Sesame: 8 Delicious Ways to Include This Superfood in Your Diet

While most of us don’t give much thought to sesame beyond, maybe, our morning bagel, it’s a superfood well worth considering adding to your diet. “Sesame is high in many beneficial minerals, including copper, calcium, manganese, iron, zinc and fiber,” explains Amy Shapiro, MS, RD, CDN and founder of Real Nutrition NYC. “This is a great source of nutrition for vegetarians and vegans as these little seeds contain nutrients found in many animal products. The fiber in sesames is a specific type called lignan, which has been shown to help manage cholesterol, prevent high blood pressure and help to protect the liver from oxidative damage.”

[ See: Pitaya: The ‘New’ Superfood You Need to Know About ]

Shapiro suggests adding sesame seeds to your snacks instead of nuts to mix up your nutrients and flavors. “I like to dip cucumber slices in sesame seeds or add them to salads,” she says. She also recommends making your own tahini dressing to use on veggies and salads to add nutrition and flavor, and to make sure to store your sesame seeds in the fridge to prevent them from getting rancid quickly. Two notes of caution, however. “Don’t forget to count sesame seeds in your daily calorie limit. Just like nuts, they are high in fat and calories (albeit good for you), so portion control is important.” Also, Shapiro says, if you are on a restricted oxalate diet, limit your sesame seeds and make sure if you indulge in tahini that it is made from hulled sesames.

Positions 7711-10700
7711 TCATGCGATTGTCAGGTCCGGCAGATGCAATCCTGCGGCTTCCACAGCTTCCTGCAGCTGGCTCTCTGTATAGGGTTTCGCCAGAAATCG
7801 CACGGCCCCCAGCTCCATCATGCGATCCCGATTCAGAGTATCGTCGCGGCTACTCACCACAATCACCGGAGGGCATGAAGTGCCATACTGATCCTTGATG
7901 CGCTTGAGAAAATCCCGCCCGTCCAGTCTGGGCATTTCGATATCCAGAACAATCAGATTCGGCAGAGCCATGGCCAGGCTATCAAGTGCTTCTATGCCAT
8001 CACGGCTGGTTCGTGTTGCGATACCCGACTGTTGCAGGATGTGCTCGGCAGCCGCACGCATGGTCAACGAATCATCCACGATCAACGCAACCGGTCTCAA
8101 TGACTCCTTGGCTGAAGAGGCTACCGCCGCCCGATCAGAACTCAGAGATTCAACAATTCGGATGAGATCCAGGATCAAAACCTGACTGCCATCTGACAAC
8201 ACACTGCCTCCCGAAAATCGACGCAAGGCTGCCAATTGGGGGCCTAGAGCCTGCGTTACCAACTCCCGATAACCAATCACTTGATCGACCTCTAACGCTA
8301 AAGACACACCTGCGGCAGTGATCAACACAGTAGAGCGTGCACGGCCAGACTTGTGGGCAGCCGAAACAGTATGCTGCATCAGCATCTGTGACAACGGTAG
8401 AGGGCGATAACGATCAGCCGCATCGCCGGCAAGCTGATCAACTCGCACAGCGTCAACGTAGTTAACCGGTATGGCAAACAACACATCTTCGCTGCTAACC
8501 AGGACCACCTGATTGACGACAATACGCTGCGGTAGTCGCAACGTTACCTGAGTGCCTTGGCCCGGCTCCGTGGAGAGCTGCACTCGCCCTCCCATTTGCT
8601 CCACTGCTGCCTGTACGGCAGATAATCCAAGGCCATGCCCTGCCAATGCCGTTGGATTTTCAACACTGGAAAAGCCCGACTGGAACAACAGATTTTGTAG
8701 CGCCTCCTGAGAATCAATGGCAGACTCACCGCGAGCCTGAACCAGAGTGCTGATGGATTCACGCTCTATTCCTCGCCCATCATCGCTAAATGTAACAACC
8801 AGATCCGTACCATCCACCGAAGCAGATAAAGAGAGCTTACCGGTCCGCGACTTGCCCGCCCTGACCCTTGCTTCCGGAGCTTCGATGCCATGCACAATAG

To kick off some gastronomic inspiration, we’ve rounded up some of our favorite sesame recipes.

Sesame granola bars by Chef Thiago Silva 2

Image: Courtesy

EMM Group‘s Executive Pastry Chef Thiago Silva‘s Sesame Granola Bars (makes 12 to 18 pieces)

  • 1/2 cup white sesame seeds 
  • 1/3 cup black sesame seeds
  • 2 cups rolled oats
  • 1/2 cup sliced almonds
  • 1/4 cup pumpkin seeds 
  • 1/2 cup coconut flakes
  • 1 cup dried sour cherries (chopped) 
  • 1 cup honey 
  • 1/3 cup sesame oil 
  • 1/2 cup sesame paste 
  • 1/4 cup maple syrup 
  • 1 teaspoon salt 
  • 2 cups 64 percent chocolate 

Directions: Preheat oven to 300 degrees Fahrenheit. Place sesame seeds, rolled oats, sliced almonds, pumpkin seeds, coconut flakes in a sheet pan, stir and bake at 300 degrees Fahrenheit for about 15 to 20 minutes, until golden. Remove from oven and mix in sour cherries, then place in a bowl. Place honey, sesame oil, sesame paste, maple syrup and salt in a stainless steel pot, cook to 245 degrees Fahrenheit while mixing with a rubber spatula. Once temperature hits 245 degrees Fahrenheit, remove from heat and add to granola mix. Stir until well incorporated, then place onto a sheet pan, press to desired thickness. Let cool. Once cool, cut into desired size and dip into dark chocolate (64 percent or darker), let chocolate set and serve.